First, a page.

Few IT managers will be entrusted with asset tracking and monitoring of deep-frozen, lifesaving COVID-19 vaccines distributed worldwide during a once-in-a-century global pandemic.
However, most all IT managers will tell you that keeping tabs on their precious products and related assets in an efficient and affordable manner remains a top priority for their enterprises.
Looking forward, thanks to breakthroughs in printable label trackers, more energy-efficient IoT units, and the interconnection of national carrier networks is shortening the long road to the democratization of powerful asset tracking and monitoring.
IoT tracking considerations
One technology for IoT communications is called Narrowband IoT, or NB IoT. It is in the low-power wide-area networks (LPWAN) category, linking devices that need small amounts of data, long battery life, and low bandwidth.
Another approach is called LTE-M. It is short for Long-Term Evolution, Category M1. This scheme enables IoT devices to connect battery-powered devices directly to a 4G network without a gateway.
The core components of IoT asset tracking and monitoring are multi-function modules, power sources, sensors, and flexible communications networks. A new raft of advances promises to power the two capabilities forward from medium use to the eventual goal of massive IoT.
Though the cold chain is near the oldest IoT use case, it is a prime example of one that needs more powerful trackers, which currently use battery power. Assets like vaccines often need to be shipped extra-long distances, in some cases halfway around the world.
The answer is longer-life batteries that can handle heavier power consumption to better support the broader asset monitoring. Asset tracking and monitoring use cases that do not span the globe and may be regional or national can get by with less powerful and less expensive units.
Look ma, no batteries!
Though most of the asset tracking and monitoring operations feature various types of batteries, with the price of many dropping as the market evolves, there will soon be an alternative that promises to cut energy costs for outdoor assets.
Last November, SODAQ of Netherlands invented a solar-powered cellular IoT asset tracker which does not need a battery. The unit is the first of its kind, according to Nordic Semiconductor, which supplies the NB-IoT/LTE-M chip into the device.
The device, dubbed Track Solar, is not one of those super-cool-but-never-to-be-seen gadgets we'd often see at the Consumer Electronics Show every January. And it is not slide-ware. That is because SODAQ has already deployed the innovative device for a cattle-tracking application that uses solely harvested sunlight for its energy source.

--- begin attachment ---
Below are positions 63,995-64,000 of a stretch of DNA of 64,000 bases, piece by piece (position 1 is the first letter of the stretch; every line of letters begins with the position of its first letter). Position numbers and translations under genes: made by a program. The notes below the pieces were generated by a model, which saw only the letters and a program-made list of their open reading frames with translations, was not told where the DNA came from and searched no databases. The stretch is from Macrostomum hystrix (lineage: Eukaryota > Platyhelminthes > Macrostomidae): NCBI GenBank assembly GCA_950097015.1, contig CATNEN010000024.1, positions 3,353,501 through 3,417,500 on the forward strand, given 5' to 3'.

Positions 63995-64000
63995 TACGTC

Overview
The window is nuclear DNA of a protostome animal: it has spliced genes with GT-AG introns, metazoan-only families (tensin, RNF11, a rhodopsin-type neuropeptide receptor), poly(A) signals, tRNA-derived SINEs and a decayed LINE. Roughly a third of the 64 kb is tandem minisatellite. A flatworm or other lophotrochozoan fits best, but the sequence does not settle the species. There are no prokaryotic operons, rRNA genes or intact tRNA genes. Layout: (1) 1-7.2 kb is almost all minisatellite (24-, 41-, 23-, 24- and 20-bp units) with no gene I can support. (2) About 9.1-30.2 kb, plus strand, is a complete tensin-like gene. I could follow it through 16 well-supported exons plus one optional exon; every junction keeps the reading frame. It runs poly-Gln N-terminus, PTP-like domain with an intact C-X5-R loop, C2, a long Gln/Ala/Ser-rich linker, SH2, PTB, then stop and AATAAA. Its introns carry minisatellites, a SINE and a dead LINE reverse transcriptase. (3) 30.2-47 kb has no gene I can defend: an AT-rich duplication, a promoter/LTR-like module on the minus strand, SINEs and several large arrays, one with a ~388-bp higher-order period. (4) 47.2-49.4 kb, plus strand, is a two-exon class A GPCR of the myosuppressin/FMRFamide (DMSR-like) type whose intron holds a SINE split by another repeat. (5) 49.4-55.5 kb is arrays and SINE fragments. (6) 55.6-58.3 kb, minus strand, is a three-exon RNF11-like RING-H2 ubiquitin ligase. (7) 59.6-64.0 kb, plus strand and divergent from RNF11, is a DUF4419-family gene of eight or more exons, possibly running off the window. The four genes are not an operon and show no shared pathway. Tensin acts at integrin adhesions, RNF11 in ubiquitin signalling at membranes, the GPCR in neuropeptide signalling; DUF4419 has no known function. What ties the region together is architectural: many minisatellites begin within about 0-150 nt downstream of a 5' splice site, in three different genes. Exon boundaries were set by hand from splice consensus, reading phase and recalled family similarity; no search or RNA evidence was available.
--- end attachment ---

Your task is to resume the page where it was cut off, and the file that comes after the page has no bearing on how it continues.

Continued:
For those seeking the device specifications, the solar-powered unit weighs 100 grams and includes a light sensor, accelerometer, temperature sensor, and status LEDs, and is powered by a 0.5-Watt solar panel. Its positional accuracy is said to be 100-plus meters for cellular. It also works with Wi-Fi and GPS.
“By eliminating the need for battery replacement, the tracker… also eliminates the single biggest cost factor in large-scale IoT tracking installations and so supports high volume, low-cost cellular IoT tracking applications,” according to the company. But it is not the only breakthrough expected to drive broader IoT deployments.
It is well suited to a range of logistics, offshore, site management, and general asset tracking applications, according to SODAQ.
Bayer targets massive IoT headaches
Aiming to simplify, smarten and reduce costs of tracking assets in widescale IoT deployments, pharmaceutical, and life sciences company Bayer announced last October a printable NB-IoT-based tracking label, which goes for a couple of euros (as opposed to about 5 euros each) to monitor its products through the supply chain.
The global enterprise partnered with carrier Vodafone, which has been busily interconnecting wireless networks to support the growing need for roaming to support broadscale asset tracking, and other key innovators.
Bayer’s smart tracking label includes cellular SIM (iSIM) functionality in the communications module, a battery, microprocessor, antenna, modem, and a few sensors. The company worked with Vodafone, Arm, chipmaker Altair Semiconductor and module manufacturer Murata.
The goal of the broad undertaking is to “constantly track anything, anywhere,” according to Altair.
Linking country networks
With the steady and growing demand for IoT networks and managed services for tracking and monitoring – be it for cattle or vaccine shipments – carriers have been connecting their networks to enable roaming beyond country borders.
This trend accelerated last year with Deutsche Telekom connecting their national networks with those operated by Vodafone Business, Telia, Swisscom, and others. The GSMA Association has estimated that 18 European countries are offering NB-IoT roaming, and that was as of last year. AT&T has connected networks with Vodafone.
Enterprise IT managers should expect greater coverage this year and beyond, as additional countries interconnect their national networks to offer corporations great coverage for tracking and monitoring using the IoT approach.
Ask questions first, act later
With most all advances, breakthroughs, and other promising developments comes the need for enterprise IT managers to also avoid taking fundamentals - such as SLAs – for granted.
Enterprise IT managers would be well advised to also ask network providers about "how they plan and design networks, the robustness of their network server, the administration tools they provide, and how they qualify and support sensor-enabled IoT devices at scale," cautions Bruce Chatterley, CEO of IoT network operator Senet. Beyond network infrastructure, they need to inquire about the levels of customer, and technical support offered."